According to Greek myth, Pandora was given a box by the gods that was full of evil. But Pandora was curious and, in order to satisfy that natural curiosity, opened the box. The literal story may not be a historical event, but it is an analogy for much of human technology. With every new piece of science and technology, we behold at the same time a treasure chest and a Pandora’s box. Both are opened simultaneously. The question we need to ask ourselves is not whether what is inside the treasure chest outweighs the disadvantages of opening the Pandora’s box; the question we need to ask is whether we can bear to live with what is inside that Pandora’s box.
Ever since Concordes were abandoned, there hasn’t been much talk in daily society about aircraft traveling high speed. Most of the time, the aviation industry is overshadowed by the computer industry. Really, who can ignore Apple and Microsoft shoving gadgets in one’s face. Nevertheless, the industry has been very active. Since World War 2, nations have realized the benefits of air superiority. Critically important to air superiority is the ability to go fast. If you can move faster than your opponent can shoot, you can hit him quicker or get away from him more easily. That’s the thought behind some of the recent developments in aviation.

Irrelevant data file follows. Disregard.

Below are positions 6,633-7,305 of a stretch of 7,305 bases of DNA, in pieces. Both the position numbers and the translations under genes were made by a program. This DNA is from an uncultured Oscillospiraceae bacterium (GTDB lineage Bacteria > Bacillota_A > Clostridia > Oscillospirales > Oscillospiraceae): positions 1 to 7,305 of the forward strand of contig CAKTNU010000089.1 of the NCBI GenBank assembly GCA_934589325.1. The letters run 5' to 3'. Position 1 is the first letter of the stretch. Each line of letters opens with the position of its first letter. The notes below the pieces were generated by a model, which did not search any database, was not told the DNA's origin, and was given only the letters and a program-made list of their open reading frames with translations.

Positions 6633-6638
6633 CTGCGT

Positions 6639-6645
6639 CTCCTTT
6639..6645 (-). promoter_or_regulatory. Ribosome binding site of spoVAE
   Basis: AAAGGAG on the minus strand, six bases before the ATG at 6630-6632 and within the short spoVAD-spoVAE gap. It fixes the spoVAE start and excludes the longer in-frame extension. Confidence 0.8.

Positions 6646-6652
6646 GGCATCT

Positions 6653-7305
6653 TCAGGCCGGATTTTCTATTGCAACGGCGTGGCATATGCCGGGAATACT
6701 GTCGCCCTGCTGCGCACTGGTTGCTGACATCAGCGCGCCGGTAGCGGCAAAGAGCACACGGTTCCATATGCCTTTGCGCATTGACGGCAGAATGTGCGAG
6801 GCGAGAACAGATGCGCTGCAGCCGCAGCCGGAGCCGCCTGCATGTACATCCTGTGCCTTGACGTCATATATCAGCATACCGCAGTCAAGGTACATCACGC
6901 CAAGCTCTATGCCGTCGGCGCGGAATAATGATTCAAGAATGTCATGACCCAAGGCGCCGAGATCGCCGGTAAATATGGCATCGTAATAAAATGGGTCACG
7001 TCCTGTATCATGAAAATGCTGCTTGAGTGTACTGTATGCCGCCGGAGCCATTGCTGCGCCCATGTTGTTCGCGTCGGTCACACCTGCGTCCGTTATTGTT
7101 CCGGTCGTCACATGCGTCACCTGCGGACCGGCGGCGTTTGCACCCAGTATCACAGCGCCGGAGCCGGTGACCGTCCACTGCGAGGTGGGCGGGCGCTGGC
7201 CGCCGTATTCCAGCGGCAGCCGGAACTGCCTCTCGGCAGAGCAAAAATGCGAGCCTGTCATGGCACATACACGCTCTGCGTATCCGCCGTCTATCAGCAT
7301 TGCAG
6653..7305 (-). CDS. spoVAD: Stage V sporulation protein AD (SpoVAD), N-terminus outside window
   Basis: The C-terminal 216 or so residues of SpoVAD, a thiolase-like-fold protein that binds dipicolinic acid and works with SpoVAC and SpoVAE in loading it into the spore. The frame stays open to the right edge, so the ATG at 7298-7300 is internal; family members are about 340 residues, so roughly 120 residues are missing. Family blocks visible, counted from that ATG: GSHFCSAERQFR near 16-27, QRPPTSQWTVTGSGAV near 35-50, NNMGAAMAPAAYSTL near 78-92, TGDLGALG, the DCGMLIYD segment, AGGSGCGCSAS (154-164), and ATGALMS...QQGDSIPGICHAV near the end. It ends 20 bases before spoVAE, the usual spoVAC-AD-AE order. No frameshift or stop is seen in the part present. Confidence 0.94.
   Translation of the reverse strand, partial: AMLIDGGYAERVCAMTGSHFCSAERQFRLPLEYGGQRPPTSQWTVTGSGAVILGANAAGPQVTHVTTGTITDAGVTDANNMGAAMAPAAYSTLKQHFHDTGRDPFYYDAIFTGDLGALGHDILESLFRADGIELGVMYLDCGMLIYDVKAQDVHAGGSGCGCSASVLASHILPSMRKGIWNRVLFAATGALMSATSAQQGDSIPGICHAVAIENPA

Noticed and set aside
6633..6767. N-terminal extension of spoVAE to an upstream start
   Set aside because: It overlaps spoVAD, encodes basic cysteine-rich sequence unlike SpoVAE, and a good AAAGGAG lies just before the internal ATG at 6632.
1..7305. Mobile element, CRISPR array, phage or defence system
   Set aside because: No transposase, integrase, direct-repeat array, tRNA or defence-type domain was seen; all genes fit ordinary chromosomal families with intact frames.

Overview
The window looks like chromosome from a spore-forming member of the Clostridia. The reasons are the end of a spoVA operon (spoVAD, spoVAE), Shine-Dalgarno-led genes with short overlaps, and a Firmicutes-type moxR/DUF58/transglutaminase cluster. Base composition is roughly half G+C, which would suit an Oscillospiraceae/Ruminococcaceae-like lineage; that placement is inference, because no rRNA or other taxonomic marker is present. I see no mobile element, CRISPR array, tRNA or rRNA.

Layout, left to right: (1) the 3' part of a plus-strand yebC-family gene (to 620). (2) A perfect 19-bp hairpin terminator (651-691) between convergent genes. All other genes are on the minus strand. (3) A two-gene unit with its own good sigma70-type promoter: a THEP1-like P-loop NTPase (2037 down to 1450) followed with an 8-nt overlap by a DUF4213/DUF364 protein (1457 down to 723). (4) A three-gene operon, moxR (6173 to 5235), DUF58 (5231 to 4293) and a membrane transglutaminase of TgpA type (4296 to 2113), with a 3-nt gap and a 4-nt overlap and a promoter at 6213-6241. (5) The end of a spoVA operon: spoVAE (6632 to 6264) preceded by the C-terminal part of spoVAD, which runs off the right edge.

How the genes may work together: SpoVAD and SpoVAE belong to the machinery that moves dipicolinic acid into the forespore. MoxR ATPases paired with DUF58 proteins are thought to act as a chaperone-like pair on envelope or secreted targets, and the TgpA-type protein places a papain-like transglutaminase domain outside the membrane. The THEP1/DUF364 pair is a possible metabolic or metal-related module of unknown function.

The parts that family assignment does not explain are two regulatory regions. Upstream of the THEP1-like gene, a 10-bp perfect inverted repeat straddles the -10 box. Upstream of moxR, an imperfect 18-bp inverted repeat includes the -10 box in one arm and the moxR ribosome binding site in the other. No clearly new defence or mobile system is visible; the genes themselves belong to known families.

This article will discuss supersonic airplanes and technology, including recent developments, design, and considerations. This is a technical article and thus will not discuss the political implications of such aircraft.